• There’ll be more cider too.
  • Loads more spirits, liqueurs and drinks bits and bobs.
  • I’ll be launching a Case Club (bit like Sunday times one but with more artisan wines/more shop interaction, special members tasting events and offers)
  • Hopefully a beer festival
  • Lots of tastings!!!! Gotta love a tasting. It’s the best way for people to experience for themselves – plus wine and cheese parties. Winning!
  • Beer and wine trips
  • Cellar building
  • En primeur deals
  • Possibly starting up a Roath based distillery (though I might already have my hands full!)

Is there anything else you would like to add?

Well I think I’ve waffled about it all, but just a big thank you to all those who have been in and supported me in opening the shop. It means a hell of a lot to feel supported in something you believe in. For those who haven’t been in to see us – come give us a nose, you might just like it!  And anyone who has questions or wants The Bottle Shop involved in something local, please get in touch.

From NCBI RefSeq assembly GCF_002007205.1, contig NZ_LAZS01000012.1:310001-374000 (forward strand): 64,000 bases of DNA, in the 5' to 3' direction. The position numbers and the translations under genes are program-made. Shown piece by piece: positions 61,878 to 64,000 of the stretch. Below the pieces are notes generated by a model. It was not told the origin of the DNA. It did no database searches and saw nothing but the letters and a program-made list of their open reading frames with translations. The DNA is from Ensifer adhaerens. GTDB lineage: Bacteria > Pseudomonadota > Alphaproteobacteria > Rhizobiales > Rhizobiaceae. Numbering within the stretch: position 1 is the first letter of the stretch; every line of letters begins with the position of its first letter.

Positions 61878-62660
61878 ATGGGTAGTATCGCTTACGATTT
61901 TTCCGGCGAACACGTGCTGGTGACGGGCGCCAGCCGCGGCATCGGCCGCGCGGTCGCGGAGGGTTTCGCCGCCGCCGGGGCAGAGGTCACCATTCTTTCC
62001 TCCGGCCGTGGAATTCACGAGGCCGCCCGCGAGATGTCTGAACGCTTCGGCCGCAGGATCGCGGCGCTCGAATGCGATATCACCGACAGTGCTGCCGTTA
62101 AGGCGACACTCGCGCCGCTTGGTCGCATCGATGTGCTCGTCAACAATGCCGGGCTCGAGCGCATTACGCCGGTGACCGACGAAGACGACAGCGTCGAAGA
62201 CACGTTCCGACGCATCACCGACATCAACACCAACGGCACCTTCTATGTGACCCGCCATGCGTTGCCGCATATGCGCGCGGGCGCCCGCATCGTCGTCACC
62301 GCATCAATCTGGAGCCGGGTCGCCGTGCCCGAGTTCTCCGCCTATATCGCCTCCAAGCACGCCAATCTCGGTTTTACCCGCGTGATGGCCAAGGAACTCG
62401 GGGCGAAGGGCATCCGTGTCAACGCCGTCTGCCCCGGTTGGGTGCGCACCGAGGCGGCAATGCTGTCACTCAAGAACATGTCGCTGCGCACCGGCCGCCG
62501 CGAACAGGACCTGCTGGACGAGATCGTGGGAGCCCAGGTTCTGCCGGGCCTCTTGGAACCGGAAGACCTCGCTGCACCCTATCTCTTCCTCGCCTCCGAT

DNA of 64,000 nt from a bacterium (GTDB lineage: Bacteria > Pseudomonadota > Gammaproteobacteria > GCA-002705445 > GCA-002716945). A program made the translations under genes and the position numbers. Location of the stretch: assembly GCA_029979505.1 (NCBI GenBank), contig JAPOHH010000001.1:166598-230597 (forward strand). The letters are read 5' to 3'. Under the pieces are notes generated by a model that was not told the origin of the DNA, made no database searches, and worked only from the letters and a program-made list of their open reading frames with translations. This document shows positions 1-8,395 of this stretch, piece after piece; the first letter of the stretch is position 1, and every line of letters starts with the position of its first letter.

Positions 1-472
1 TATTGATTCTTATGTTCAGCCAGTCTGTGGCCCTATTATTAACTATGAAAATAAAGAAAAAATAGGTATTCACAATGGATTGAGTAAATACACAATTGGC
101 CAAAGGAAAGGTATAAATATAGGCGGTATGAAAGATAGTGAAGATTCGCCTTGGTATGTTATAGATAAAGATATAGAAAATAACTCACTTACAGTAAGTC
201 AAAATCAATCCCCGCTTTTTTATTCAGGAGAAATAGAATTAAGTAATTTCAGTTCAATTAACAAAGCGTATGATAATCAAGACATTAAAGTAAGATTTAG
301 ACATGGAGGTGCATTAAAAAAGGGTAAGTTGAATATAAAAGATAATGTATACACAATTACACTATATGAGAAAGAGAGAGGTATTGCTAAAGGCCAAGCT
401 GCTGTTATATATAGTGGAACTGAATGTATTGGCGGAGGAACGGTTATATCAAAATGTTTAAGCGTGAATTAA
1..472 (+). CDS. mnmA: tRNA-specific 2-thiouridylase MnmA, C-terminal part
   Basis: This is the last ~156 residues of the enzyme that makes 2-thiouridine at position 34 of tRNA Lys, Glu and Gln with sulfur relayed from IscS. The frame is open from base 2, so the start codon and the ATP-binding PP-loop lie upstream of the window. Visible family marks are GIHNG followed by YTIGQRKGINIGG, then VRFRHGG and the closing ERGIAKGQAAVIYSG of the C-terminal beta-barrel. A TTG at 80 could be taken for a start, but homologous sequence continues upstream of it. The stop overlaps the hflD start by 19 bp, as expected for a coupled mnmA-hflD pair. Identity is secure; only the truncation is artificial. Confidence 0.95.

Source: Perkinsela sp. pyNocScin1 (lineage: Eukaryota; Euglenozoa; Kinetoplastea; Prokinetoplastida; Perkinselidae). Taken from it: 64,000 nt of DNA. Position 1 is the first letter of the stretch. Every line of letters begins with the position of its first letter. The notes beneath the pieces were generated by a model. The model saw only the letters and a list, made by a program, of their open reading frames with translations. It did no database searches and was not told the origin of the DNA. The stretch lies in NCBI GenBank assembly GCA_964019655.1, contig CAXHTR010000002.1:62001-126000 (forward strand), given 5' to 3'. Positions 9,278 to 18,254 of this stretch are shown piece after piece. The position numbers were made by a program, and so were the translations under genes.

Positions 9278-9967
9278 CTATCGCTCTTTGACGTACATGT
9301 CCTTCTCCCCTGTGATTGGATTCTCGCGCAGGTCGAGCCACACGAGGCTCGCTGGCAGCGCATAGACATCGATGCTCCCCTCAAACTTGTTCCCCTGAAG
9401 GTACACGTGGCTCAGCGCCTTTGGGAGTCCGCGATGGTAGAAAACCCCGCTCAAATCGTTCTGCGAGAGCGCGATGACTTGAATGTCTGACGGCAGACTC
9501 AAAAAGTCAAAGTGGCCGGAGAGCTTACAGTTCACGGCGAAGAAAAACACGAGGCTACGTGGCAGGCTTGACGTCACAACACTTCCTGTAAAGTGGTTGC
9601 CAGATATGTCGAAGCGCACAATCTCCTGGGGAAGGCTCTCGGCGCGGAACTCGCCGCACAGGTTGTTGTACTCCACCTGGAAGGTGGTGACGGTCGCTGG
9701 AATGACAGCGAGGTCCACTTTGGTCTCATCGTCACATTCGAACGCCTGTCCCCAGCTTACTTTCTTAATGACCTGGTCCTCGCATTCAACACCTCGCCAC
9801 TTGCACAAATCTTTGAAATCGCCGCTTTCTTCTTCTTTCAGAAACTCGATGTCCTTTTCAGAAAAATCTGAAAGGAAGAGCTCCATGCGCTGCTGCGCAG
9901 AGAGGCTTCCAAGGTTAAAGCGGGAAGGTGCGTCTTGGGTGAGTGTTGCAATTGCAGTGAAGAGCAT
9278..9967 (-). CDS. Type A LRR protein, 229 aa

The Bottle Shop is situated on: 4 Pen y Lan Road, Roath, CF24 3PF.

Contact details are: [email protected] / 02920 490096.

You can follow The Bottle Shop on facebook and twitter.









  1. Ian Layzell says:

    Have to say really well done to Dan Williams and his camarada Marcelo – I’ve been there and the service is everything he says it is. I probably should go more often. It’s a shame he coudn’t find a location on Wellfield – but his experience neatly sums up what is wrong with our High Streets. Same problem with AG Meek just round the corner on Albany; the tyrrany of the landlords / pension funds who own all this property and see it only as a cash cow. A short while ago, PM ‘Dave’ Cameron commissioned Mary Portas to produce a report on how to save our high streets. It came out but after one airing on the news it quickly sank without trace. I remember all the usual stuff about collaboration, partnerships, free parking, but I bet it didn’t deal with this crucial problem of ownership, tenures and rents. Drink, anyone?